Vietnam’s first integrated resort Grand Ho Tram has completed its rebranding, which was designed to bring in more international travelers and take greater advantage of the country’s booming MICE space, although the grand unveiling has been put on hold due to the Covid situation.
The Grand Ho Tram is now known as the Intercontinental Grand Ho Tram following a franchise agreement with IHG Hotels and Resorts. The capacity of the complex has also been doubled with the addition of the 502-key Holiday Inn Resort, which is also an IHG brand and will remain a non-gaming property.
The Holiday Inn was scheduled to open on July 1st but was pushed back as the Covid situation in Vietnam worsened. The resort, which is owned by Asian Coastal Development Ltd., has also refrained from a high-profile marketing and launch campaign, due to sensitivities about the pandemic.
Still, Akshay Moza, VP of the commercial division, says the hotel will be ready to open the moment the situation allows when a wider marketing push is likely. At present, the resort and casino is closed, apart from limited hotel guests.
Moza said the accord with IHG gives Ho Tram access to the company’s database and its global distribution network. It brings international branding to the property, which has traditionally been more reliant on the domestic market, especially from Ho Chi Minh City.
Although local Vietnamese are not allowed to gamble, except in two designated properties as part of a pilot program, many also hold overseas passports, giving the casino a solid base.
“We were lucky, the domestic market was very resilient and very strong, not just for the casino, but the hotel has always attracted customers from Ho Chi Minh,” Moza said in an interview, referring to 2020 performance. “While visitors are not confident about taking a plane they will come in a car and our results were pretty buoyant.”
But it’s a big property at 543 keys and it made sense to bring in an international name to drive visitation and also to help capitalize on the 1900 square meters of MICE space.
This is a fast-growing segment of tourism in Vietnam and makes up about 25 percent of Ho Tram’s revenue.
According to the Vietnam National Administration of Tourism, the revenue from MICE tourism is about six times higher than from other types of tourism. Pre-pandemic, MICE tourists stayed 3-4 times longer than ordinary travelers and had higher spending as well. On average, each European MICE tourist to Vietnam spends between $700-1,000 per day, while Asian visitors spend more than $400 per day.
The Holiday Inn has added additional capacity as well as non-gaming attractions at a slightly lower price point than the Intercontinental, which will focus on the casino and VIP guests.
It will eventually contain 15 food & beverage outlets, an entertainment zone, a bowling alley, and a water park, but there are no plans to add a casino.
“The idea is for us to position ourselves as a leading entertainment complex destination in the south and eventually in the region,” said Moza, who added the company has also applied for five-star certification for the Holiday Inn.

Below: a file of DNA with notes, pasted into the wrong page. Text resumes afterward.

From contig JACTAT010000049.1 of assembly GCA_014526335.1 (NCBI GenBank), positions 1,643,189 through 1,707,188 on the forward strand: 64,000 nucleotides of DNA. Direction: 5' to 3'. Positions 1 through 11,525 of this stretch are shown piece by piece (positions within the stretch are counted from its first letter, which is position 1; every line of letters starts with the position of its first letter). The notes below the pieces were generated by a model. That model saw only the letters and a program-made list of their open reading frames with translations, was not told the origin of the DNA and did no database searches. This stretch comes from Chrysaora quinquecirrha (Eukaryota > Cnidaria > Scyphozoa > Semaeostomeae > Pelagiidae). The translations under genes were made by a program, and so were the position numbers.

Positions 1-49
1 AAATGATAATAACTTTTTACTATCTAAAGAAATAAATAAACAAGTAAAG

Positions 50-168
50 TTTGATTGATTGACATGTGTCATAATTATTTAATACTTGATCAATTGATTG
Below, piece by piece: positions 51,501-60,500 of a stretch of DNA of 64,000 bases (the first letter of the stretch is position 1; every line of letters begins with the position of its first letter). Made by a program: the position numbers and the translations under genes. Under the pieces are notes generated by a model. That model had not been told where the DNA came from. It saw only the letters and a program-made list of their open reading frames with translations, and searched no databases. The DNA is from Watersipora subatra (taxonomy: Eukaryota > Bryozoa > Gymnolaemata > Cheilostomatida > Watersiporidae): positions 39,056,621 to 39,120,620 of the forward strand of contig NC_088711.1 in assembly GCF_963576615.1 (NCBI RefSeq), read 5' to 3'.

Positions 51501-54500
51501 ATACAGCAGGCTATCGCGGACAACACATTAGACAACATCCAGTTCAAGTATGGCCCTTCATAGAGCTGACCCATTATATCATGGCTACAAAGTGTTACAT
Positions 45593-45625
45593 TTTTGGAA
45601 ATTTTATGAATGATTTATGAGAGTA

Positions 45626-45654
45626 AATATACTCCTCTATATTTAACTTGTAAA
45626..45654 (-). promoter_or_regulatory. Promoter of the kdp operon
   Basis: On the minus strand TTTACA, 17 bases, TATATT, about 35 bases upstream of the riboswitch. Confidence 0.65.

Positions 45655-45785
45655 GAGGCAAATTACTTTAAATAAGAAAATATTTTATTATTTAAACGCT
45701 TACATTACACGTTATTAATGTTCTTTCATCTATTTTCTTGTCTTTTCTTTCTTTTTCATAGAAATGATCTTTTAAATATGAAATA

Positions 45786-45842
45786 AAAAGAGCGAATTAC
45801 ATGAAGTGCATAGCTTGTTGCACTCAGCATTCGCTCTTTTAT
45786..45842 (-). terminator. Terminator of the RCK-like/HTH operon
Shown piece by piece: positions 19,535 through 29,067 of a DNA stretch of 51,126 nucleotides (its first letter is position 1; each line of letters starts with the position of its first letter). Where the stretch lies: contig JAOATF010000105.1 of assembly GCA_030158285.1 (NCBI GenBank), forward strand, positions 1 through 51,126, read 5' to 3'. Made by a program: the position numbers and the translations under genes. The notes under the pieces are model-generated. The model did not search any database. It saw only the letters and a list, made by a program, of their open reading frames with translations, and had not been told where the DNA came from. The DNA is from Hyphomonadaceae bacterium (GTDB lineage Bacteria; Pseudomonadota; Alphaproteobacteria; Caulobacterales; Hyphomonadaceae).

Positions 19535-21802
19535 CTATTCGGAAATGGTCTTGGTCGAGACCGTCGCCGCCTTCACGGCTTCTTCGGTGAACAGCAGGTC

Although Ho Tram has seen support from the local market, the lack of access for the majority of Vietnamese to the country’s casinos has been seen as a major concern by foreign investors, made even worse by the pandemic.
A number of the IRs, including Ho Tram, have been pushing the government to be included in the pilot program. Currently, only Corona Casino & Resort on the southern island of Phu Quoc has been given permission to accept bets from locals, while the second property in Van Don at the opposite end of the country has yet to open.
The government has indicated it will extend the pilot program beyond the scope of the initial three years, however, it has not permitted further expansion.
Still, Vietnam has been seen as one of Asia’s most promising jurisdictions. It welcomed 18 million arrivals in 2019, prior to the pandemic, an increase of 16 percent on the prior year. The top two source markets were China and South Korea.
The country has also seen strong inbound investment, which has boosted the local expatriate population.
Phu Quoc maybe opened to vaccinated travellers
The Vietnamese government is studying ways to open up Phu Quoc island to fully vaccinated tourists as a first step in reviving international travel. However, first, 90 percent of the 178,000 living there need to be vaccinated to achieve herd immunity. The island would initially target the Russian tourism market and is likely to open up in September, or early October. Phu Quoc is home to the Corona Resort & Casino, the only open casino in Vietnam where locals are allowed to gamble.
Government mulls penalties for AML lapses
The Vietnam Ministry of Finance is drafting a decree which will stipulate penalties for casino operators operating without a relevant license or having a hand in money laundering. The draft outlines penalties of up to VND 200 million if a casino operates without a Certificate of eligibility.
The draft also imposes penalties for violating regulations relating to the prevention and combat of money laundering – with a fine of VND40 to 50 million for failing to report large or suspicious transactions as prescribed by law, or for not conducting proper KYC measures. The draft decree also imposes a fine of between VND90 to 100 million for organizing or facilitating money laundering, such as not blocking accounts, freezing or seizing assets when instructed, or delaying transactions.